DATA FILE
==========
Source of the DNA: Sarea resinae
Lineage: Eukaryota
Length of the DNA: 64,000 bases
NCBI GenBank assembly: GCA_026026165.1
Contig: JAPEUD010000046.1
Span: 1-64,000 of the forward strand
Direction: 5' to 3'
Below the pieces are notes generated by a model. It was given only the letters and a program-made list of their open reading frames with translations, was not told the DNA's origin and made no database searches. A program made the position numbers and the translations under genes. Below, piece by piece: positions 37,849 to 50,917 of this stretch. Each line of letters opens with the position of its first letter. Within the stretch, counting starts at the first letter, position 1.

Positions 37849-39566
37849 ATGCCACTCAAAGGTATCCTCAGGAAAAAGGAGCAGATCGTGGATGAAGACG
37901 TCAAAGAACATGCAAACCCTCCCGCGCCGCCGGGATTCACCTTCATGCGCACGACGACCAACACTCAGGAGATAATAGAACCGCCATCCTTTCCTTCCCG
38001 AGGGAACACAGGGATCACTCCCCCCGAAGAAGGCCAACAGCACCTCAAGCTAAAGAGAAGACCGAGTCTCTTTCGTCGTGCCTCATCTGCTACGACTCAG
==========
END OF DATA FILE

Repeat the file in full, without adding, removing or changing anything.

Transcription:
Source of the DNA: Sarea resinae
Lineage: Eukaryota
Length of the DNA: 64,000 bases
NCBI GenBank assembly: GCA_026026165.1
Contig: JAPEUD010000046.1
Span: 1-64,000 of the forward strand
Direction: 5' to 3'
Below the pieces are notes generated by a model. It was given only the letters and a program-made list of their open reading frames with translations, was not told the DNA's origin and made no database searches. A program made the position numbers and the translations under genes. Below, piece by piece: positions 37,849 to 50,917 of this stretch. Each line of letters opens with the position of its first letter. Within the stretch, counting starts at the first letter, position 1.

Positions 37849-39566
37849 ATGCCACTCAAAGGTATCCTCAGGAAAAAGGAGCAGATCGTGGATGAAGACG
37901 TCAAAGAACATGCAAACCCTCCCGCGCCGCCGGGATTCACCTTCATGCGCACGACGACCAACACTCAGGAGATAATAGAACCGCCATCCTTTCCTTCCCG
38001 AGGGAACACAGGGATCACTCCCCCCGAAGAAGGCCAACAGCACCTCAAGCTAAAGAGAAGACCGAGTCTCTTTCGTCGTGCCTCATCTGCTACGACTCAG